Monday, June 26, 2017

Tata Can't Carry Air India's Excess Baggage

The Tata Group should quell speculation it wants a debt-laden national carrier to land in its lap.
The $103 billion conglomerate has shown preliminary interest in Air India Ltd., according to multiple reports in local media. Other Indian businessmen, such as Sunil Mittal of Bharti Airtel Ltd., have suggested that Bombay House, Tata's headquarters, would be the ideal rehab for the ailing, state-run carrier. The Indian government will soon make a call on privatizing the airline.
A firm "no" from the Tata Group would be helpful. The salt-to-software empire is still trying to live down one dangerously overpriced acquisition made a decade ago: the $12.9 billion purchase of Corus Group Plc's steel assets.
Air India was forcibly taken away from the group and nationalized more than 60 years ago, but that should make no difference now. This isn't the time to think emotionally about opportunities. Nor is there any point in revisiting the botched privatization attempt 16 years ago when the group -- together with Singapore Airlines Ltd. -- came close to acquiring control.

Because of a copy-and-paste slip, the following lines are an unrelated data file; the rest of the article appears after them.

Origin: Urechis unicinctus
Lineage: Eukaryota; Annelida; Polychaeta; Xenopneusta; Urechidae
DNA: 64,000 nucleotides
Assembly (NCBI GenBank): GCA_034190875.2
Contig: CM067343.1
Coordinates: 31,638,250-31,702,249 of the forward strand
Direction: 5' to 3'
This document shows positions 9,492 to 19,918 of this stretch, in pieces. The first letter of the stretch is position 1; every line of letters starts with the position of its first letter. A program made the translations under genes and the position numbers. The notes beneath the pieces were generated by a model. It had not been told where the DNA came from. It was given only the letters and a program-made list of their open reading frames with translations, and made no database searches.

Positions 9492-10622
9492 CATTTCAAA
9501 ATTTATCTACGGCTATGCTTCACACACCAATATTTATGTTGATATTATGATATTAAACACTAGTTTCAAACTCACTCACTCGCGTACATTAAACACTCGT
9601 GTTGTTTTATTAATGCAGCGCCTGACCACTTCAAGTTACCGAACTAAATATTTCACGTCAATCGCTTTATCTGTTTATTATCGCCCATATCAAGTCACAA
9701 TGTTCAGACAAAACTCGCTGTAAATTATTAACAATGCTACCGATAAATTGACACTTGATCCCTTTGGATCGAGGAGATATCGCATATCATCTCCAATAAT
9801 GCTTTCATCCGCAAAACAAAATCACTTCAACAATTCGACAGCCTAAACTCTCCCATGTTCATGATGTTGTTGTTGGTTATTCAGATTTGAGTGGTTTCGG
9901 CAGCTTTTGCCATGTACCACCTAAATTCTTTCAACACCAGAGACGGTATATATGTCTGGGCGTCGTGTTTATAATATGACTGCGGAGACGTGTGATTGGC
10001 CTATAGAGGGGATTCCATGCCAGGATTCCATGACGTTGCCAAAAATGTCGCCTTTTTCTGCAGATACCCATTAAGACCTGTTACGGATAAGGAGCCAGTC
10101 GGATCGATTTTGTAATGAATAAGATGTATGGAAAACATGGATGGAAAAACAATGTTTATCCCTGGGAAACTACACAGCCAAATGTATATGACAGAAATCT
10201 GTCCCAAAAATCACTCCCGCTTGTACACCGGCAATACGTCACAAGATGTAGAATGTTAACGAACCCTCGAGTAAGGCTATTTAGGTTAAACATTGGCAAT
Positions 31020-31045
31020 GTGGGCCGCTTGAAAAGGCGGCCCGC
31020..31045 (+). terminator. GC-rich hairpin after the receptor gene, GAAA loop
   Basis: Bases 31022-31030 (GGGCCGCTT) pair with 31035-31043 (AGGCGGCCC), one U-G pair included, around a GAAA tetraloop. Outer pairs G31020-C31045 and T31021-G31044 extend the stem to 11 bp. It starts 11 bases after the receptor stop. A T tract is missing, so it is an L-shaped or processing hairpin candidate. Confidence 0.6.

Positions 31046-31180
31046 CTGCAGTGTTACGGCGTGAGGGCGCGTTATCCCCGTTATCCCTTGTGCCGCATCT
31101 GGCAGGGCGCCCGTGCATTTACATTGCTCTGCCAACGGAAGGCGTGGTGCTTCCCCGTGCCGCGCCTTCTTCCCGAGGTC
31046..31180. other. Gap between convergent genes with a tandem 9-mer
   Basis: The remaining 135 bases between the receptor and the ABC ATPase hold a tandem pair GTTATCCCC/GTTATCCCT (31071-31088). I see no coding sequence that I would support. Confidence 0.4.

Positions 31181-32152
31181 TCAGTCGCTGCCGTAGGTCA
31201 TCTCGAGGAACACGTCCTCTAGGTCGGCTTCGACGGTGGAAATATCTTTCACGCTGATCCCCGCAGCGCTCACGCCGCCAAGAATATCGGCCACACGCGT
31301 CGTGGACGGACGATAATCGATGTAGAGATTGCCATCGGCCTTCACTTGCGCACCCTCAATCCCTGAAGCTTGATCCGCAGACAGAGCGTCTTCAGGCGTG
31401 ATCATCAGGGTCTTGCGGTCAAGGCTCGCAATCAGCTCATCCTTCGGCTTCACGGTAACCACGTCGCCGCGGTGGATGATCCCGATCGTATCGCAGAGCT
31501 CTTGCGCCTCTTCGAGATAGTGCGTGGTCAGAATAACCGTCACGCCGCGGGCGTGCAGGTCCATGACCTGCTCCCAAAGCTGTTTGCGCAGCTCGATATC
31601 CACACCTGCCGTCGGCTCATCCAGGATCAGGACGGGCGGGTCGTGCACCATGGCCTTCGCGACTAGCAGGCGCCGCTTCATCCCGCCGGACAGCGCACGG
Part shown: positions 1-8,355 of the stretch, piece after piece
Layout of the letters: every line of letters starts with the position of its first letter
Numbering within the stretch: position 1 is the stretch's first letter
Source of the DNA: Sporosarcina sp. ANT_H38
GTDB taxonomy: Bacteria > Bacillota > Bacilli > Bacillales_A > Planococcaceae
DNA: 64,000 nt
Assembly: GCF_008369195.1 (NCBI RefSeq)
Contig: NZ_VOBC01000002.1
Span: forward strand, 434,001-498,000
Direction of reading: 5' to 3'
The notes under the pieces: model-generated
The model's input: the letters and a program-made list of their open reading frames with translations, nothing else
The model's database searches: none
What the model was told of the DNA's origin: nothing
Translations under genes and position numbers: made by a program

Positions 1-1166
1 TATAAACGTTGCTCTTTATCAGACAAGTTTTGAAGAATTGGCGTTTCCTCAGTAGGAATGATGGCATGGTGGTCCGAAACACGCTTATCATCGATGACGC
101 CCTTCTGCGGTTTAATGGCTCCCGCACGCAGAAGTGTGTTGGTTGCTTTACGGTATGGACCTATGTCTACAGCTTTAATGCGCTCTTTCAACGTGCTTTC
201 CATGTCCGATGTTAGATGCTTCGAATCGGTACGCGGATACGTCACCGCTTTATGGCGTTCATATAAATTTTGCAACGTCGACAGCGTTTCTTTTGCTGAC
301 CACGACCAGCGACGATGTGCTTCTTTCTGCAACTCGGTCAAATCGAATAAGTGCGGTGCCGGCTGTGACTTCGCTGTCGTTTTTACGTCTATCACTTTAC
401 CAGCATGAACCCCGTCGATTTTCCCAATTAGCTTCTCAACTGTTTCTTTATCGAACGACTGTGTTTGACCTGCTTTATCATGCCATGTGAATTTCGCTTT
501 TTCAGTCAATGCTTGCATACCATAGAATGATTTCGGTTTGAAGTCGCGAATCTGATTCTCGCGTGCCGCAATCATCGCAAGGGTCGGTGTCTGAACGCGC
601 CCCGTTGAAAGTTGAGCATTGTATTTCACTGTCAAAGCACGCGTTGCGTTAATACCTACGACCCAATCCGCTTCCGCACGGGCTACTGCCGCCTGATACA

In theory, it's possible Chairman Emeritus Ratan Tata, an aviation aficionado, could salvage Air India and merge it with his joint venture with Singapore Airlines, giving the latter a firm foothold in what was the world's fastest-growing major aviation market last year. Airbus SE projects India's air traffic will expand more than fivefold between 2015 and 2035.
26/06/17 Andy Mukherjee/Bloomberg

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